We all know the used car salesman joke, right? “You can tell he’s lying: his lips are moving.” Those of us who have experienced what passes for legal life in a courtroom or at a deposition also know that the same joke can, far too often, be attached to barristers, although in their case it is more often a combination of questions akin to “have you stopped beating your wife: answer yes or no” and a focus on the twig to the exclusion of the tree, much less the forest.
Our politicians, too, are easily tarred with this brush, since on the one hand much of the huckstering of the run up to and actual campaigns for election is filled with the silky promises of the salesperson, and much of their interactions post election are those of lawyers taking each other on. In other words, “he must be lying: his lips are moving” easily gets attached to politicians as well.
Except here some of us experience a bifurcation most of the time. All those other politicians are so obviously “lyin’, cheatin’, slimy bahstids” that their entire prattling talk track isn’t worth even paying attention to; the ones from the party we support, on the other hand, are just doing their job under trying circumstances. No? Just read your way through any of the blog aggregators organised by party affiliation…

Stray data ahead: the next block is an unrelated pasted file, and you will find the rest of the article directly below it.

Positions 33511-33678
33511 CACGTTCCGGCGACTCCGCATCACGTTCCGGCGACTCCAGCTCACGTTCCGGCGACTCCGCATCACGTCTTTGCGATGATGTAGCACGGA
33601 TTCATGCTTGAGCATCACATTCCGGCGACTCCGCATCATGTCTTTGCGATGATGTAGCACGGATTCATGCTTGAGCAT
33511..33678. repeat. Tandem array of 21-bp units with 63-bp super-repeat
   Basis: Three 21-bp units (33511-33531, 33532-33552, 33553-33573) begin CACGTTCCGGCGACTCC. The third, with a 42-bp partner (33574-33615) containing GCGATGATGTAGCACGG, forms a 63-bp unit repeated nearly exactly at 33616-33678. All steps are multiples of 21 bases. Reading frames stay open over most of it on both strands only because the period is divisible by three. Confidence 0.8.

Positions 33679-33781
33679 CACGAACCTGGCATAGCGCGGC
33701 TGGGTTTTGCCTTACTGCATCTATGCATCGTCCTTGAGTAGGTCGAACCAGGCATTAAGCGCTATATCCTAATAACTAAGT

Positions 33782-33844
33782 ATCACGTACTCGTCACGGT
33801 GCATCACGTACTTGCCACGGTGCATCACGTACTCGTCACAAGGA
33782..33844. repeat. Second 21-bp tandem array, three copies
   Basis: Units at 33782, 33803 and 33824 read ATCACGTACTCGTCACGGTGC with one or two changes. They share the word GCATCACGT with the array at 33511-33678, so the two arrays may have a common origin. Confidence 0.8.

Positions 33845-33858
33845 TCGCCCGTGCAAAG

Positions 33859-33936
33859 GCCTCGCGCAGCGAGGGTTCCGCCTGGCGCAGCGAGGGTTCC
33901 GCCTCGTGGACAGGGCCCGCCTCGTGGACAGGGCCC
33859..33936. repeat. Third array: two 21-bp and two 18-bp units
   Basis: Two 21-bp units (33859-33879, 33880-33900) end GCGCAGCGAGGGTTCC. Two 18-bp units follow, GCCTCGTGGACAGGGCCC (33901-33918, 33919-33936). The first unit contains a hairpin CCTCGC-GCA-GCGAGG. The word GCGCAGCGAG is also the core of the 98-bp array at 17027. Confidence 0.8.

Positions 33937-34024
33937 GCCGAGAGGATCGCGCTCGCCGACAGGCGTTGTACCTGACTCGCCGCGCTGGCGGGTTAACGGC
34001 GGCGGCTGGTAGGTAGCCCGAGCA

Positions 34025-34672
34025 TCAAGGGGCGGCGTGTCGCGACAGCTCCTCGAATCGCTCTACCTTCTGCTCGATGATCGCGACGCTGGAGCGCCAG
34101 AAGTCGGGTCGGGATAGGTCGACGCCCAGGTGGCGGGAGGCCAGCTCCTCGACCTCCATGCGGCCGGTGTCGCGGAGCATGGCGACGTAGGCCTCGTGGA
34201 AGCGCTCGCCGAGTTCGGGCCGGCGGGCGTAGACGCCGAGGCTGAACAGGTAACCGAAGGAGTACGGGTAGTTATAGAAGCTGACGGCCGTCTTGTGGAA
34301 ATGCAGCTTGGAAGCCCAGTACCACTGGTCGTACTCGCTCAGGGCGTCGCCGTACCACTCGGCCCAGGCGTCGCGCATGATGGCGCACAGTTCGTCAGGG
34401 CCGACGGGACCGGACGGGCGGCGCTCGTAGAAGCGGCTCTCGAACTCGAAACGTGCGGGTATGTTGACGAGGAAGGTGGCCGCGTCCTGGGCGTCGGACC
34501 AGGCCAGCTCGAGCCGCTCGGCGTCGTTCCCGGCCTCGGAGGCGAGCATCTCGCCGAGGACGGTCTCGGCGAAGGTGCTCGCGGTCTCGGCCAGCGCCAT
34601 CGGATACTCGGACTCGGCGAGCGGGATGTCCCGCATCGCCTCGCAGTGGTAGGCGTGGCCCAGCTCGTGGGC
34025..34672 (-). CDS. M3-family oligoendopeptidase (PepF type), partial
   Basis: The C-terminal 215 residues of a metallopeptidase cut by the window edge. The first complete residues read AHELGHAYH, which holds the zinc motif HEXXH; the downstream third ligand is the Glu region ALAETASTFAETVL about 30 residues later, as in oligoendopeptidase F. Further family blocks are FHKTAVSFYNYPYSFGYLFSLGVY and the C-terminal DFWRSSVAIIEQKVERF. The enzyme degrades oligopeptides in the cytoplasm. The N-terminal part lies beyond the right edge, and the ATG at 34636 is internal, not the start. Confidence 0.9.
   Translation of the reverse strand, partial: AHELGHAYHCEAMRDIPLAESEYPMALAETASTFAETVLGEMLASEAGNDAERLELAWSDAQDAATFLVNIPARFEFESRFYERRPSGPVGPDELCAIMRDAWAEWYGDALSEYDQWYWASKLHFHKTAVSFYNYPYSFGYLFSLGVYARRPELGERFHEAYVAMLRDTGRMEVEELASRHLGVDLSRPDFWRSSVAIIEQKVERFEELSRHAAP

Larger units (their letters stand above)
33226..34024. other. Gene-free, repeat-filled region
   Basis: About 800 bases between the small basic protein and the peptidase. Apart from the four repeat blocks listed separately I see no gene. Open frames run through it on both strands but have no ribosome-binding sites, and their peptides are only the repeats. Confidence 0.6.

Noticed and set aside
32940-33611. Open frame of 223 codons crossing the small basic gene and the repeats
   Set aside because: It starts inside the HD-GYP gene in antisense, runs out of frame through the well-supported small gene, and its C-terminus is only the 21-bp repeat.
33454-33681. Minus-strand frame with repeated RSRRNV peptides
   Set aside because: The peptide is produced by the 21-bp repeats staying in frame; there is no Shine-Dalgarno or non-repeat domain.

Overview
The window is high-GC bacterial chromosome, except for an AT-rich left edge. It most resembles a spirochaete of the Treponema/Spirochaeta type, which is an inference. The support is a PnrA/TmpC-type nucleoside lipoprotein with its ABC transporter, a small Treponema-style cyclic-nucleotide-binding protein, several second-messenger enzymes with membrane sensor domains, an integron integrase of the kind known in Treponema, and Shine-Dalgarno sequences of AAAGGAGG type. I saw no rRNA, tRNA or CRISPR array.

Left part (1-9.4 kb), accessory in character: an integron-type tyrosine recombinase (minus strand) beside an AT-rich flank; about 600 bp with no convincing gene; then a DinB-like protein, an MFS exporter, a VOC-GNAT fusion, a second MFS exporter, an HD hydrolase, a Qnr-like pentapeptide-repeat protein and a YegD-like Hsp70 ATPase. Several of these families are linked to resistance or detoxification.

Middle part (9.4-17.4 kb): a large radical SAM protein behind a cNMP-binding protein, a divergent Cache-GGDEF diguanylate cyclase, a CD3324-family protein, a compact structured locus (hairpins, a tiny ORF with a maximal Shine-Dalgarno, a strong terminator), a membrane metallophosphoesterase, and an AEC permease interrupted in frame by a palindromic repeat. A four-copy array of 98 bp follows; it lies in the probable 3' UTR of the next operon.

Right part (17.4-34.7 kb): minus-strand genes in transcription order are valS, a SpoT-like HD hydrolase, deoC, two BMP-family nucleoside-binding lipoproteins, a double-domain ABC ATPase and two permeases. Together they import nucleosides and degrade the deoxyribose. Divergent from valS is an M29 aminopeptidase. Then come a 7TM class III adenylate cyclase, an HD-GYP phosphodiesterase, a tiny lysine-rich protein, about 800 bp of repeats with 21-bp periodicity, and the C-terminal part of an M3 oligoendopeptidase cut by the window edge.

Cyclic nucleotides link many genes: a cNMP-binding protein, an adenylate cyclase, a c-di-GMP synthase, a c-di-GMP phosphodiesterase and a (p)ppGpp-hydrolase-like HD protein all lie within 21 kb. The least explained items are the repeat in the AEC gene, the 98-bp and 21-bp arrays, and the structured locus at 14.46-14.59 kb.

As someone who actually chooses to read what the better writers from all camps have to say, I’ve gotten used to filtering this bifurcated stream. Every camp has people who write well, argue well, make me think. That doesn’t easily change my own inclinations — my preference for one of the parties over the others doesn’t waver in the breeze that easily — but it does give me food for thought.
I, you might say, am someone who, were I ever to be nominated and elected, would not take the whip well. Annoying, a tendency to think for oneself, but there you are. For my primary loyalties lie with my political philosophy and not with a party line at all times, and any affiliation I might hold (I have held several over the years on both the so-called ‘right’ and the so-called ‘left’) is much more a matter of “common cause” than of ideological fervour, or even “my party right or wrong”.
All of this is rumbling through my head today in large measure as a result of the noise being raised about “In-and-Out”, the RCMP raid on Conservative Party headquarters, and Sunday’s ridiculous attempt at media management by the Conservative brain trust, who managed to create a new ostensive definition in the dictionary of image-driven words for the phrase it takes 40,000 inklings to make a clue, and they’re still working on their first inkling. As Sandy at Crux-of-the-Matter noted, it’s hardly rocket science to have a viable communications strategy, and it is, after all, supposed to be a core competency found in a political organisation.